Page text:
If you want to read a damning critique of New Labour’s social policies and a verdict on the awful Family and Parenting Institute (which is incidentally 90% funded by the taxpayer) then read this by George Pitcher. Brilliant, incisive commentary.
Monday, November 30, 2009
Back in August, Hull City Council Leader, Cllr Carl Minns, had his collar felt by the police for the crime of trying out his new camera and taking a photograph of the St Stephen’s Centre in Hull. He was initially stopped by a security guard and his details were passed in to the police. Click here to read the story.
Just like Cllr Minns, BBC photographer Jeff Overs, had his collar felt under Section 44 of the Terrorism Act. His crime was to take pictures of the London Skyline. Read about the story here.
I am certain these two cases are not isolated incidents. This will be going on every day of the week; innocent people going about their business and recording a few memories along the way are being treated as criminals. Will this change? We can only hope.
Sunday, November 29, 2009
When Daniel Hannan described the NHS as a sixty year mistake, he did something unforgivable; he dared to criticise a national institution. For over half a century we have been indoctrinated into thinking the NHS is the envy of the world. We have been indoctrinated into thinking if we take ill overseas, the standard of care will not be a high as it is in the UK. We have also been indoctrinated into thinking the only option there is to the NHS is the US system of healthcare provision. This perhaps has been the most sinister lie of those on the left, and it is this argument that is wheeled out every time some of us try and discuss the future of healthcare in this country.
The indoctrination worked very well for decades, until we decided to holiday in other countries, rather than Blackpool or Clacton. We found out the standard of healthcare was high in many other countries and people were not dying on the streets because they couldn’t pay their medical bills. Even though in our hearts we know this, the left still put the fear factor into play when we dare to criticise the NHS. We have become accustomed to the state doing everything for us, we no longer regard healthcare as our responsibility. The left knows this and they have been very successful in ensuring healthcare remains the biggest nationalised industry in Britain.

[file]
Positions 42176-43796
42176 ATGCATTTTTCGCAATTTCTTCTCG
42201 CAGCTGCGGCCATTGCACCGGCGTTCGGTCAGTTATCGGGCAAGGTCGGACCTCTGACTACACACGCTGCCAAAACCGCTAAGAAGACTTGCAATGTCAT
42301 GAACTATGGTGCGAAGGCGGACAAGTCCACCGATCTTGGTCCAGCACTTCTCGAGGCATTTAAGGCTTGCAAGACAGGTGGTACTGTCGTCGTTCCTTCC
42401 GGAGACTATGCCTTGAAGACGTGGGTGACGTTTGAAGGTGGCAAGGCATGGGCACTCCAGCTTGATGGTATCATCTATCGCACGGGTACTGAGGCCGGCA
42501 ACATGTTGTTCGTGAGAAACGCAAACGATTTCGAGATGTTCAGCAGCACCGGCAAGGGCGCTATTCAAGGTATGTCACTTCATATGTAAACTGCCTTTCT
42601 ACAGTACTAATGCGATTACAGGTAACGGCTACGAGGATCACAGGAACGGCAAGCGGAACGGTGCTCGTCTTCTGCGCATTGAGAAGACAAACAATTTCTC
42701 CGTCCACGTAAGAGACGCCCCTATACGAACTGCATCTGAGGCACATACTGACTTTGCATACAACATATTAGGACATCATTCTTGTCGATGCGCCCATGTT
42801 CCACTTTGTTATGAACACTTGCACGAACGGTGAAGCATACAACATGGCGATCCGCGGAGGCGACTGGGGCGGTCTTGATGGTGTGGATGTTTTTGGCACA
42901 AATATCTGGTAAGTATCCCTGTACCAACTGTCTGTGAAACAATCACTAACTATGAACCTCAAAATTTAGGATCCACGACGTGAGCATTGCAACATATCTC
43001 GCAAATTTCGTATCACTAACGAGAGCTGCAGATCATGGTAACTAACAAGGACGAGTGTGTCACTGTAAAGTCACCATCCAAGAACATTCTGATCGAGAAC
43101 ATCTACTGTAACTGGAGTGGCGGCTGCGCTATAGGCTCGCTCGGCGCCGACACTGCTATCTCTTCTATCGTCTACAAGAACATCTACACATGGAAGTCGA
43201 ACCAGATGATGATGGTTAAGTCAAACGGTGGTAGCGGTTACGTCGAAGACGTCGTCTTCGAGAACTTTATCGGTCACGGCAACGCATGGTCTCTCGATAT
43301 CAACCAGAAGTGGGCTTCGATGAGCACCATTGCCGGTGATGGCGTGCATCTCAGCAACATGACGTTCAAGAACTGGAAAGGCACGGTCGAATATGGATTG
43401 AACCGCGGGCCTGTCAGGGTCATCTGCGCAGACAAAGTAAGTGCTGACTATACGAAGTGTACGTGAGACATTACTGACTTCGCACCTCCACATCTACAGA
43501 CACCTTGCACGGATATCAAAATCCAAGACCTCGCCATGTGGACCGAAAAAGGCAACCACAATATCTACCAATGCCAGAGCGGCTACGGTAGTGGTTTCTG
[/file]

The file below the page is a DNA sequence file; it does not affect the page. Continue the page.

Occasionally, something happens to rock our faith in the NHS. If you want an elderly relative to meet their maker, so you can pick up your inheritance sooner rather than later, then all you have to do is encourage them to have an operation in Basildon. This is far cheaper than going to Switzerland and there are no legal ramifications for you either. The icing on the cake could be the compensation you receive after your dear great aunt dies from a hospital acquired infection. Not that Basildon should be singled out unfairly. Alder Hey Children’s Hospital will also put your child’s health at risk thanks to its poor infection control, even though they regarded themselves as doing everything they could to offer the cleanest and safest wards of any Children’s Hospital in the country. The list goes on and on.
Millions of people around the country are frightened to go into hospital for operations, fearing what happened in Basildon may happen to them. Yet we love the NHS. The twitter campaign a few months’ ago proved that; didn’t it? I don’t believe we love the NHS at all. What we appreciate is the notion of universal healthcare. We find ourselves reassured our credit card will not be hit if we fall ill. The Germans are also reassured by the that fact, but they don’t have socialised medicine. They have a cost-effective system that offers universal healthcare to its citizens and you don’t hear of wards being closed down all over Germany thanks to MRSA and other bugs. To find out how the Germans manage to do it, click HERE.
The Dr Foster Hospital Guide has highlighted what bad shape some of our hospitals are in. This would not be tolerated in most countries. Hospitals would go out of business. You would use your right to choose a hospital with a good record, and give other hospitals a wide berth. The market would ensure the patient came first and can do this without the need to have expensive medical bills or unaffordable insurance premiums. We have to move away from the notion it is the state’s responsibility to pay for everything and become more responsible for our healthcare provision, and this does not mean the most vulnerable in society are left dying on the streets. A safety net must always be there in any civilised society. It means a mixture of private and public money and resources should be used to deliver a healthcare service that it fit for purpose and could easily become the envy of the world.
This is the challenge politicians will never rise to. Gradually dismantling the NHS is a vote loser. Until it is possible to have a rational debate on the NHS, nothing will change and Britain will be poorer as a result.
Thursday, November 26, 2009